I would like a brief explanation of the following command line:

grep -i 'abc' content 2>/dev/null 
up vote 241 down vote accepted

The > operator redirects the output usually to a file but it can be to a device. You can also use >> to append.

If you don't specify a number then the standard output stream is assumed but you can also redirect errors

> file redirects stdout to file
1> file redirects stdout to file
2> file redirects stderr to file
&> file redirects stdout and stderr to file

/dev/null is the null device it takes any input you want and throws it away. It can be used to suppress any output.

  • 1
    is there a difference between > /dev/null 2>&1 and &> /dev/null – Alexander Mills Oct 19 '17 at 0:25
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    In practice today I don't think there is 2>&1 is an older syntax so &> would not have worked years ago but both are equivalent. – Warren Hill Oct 19 '17 at 2:47

In short, it redirects stderr (fd 2) to the black hole (discards the output of the command).

Some more common use cases for redirection:

command > /dev/null 2>&1 &

Run command in the background, discard stdout and stderr

command >> /path/to/log 2>&1 &

Run command and append stdout and stderr to a log file.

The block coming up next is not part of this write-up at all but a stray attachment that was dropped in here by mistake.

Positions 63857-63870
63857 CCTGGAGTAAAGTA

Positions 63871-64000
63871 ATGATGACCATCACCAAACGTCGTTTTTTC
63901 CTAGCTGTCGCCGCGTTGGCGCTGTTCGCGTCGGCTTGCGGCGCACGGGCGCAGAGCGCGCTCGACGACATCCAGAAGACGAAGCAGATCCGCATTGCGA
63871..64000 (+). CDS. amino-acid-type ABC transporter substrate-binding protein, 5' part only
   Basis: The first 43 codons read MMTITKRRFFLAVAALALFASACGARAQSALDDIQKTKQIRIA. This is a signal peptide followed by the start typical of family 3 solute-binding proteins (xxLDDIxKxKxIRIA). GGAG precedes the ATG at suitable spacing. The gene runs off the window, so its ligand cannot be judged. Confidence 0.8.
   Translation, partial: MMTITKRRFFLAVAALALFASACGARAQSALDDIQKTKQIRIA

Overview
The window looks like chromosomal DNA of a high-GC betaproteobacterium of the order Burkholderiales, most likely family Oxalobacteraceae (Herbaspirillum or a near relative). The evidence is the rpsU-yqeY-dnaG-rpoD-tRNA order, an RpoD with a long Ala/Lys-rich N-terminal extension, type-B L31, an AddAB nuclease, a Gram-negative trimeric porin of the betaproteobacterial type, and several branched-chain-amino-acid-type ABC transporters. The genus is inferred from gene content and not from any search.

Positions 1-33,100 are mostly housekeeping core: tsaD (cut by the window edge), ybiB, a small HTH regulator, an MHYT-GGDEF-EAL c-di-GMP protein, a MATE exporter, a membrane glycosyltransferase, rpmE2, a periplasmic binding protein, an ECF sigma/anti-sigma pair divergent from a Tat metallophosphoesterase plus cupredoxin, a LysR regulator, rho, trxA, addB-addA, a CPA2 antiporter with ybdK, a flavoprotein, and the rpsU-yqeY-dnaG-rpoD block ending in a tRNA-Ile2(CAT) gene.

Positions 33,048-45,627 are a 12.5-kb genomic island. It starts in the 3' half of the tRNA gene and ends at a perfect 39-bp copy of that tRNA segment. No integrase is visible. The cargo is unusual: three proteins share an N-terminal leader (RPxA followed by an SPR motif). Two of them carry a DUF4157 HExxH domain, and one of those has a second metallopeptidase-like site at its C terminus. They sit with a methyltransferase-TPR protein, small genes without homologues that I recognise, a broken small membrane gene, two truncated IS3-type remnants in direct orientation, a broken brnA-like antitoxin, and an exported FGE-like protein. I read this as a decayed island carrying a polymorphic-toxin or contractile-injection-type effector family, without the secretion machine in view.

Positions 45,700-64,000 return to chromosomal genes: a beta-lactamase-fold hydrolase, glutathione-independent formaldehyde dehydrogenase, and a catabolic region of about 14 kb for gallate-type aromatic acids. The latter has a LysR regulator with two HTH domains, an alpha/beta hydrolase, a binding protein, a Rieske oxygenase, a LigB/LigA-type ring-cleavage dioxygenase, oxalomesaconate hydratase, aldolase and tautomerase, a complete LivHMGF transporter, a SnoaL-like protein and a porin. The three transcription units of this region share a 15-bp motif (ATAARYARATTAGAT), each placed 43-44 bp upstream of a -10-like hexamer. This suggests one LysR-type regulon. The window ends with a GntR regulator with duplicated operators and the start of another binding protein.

• 2
    Is there a good reason to use > /dev/null 2>&1 instead of &> /dev/null? – Craig McQueen Nov 30 '15 at 6:43
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    @CraigMcQueen &> is new in Bash 4, the former is just the traditional way, I am just so used to it (easy to remember). – Terry Wang Nov 30 '15 at 12:24

/dev/null is treated as black hole in Linux/Unix, so you can put anything into this but you will not be able to get it back from /dev/null.

Further, 2> means that you are redirecting (i.e. >) the stderr (i.e. 2) into the black hole (i.e. /dev/null)

Your command is:

grep -i 'abc' content 2>/dev/null 

Don't try to end with another forward slash like this - 2>/dev/null/ (it's not a directory).

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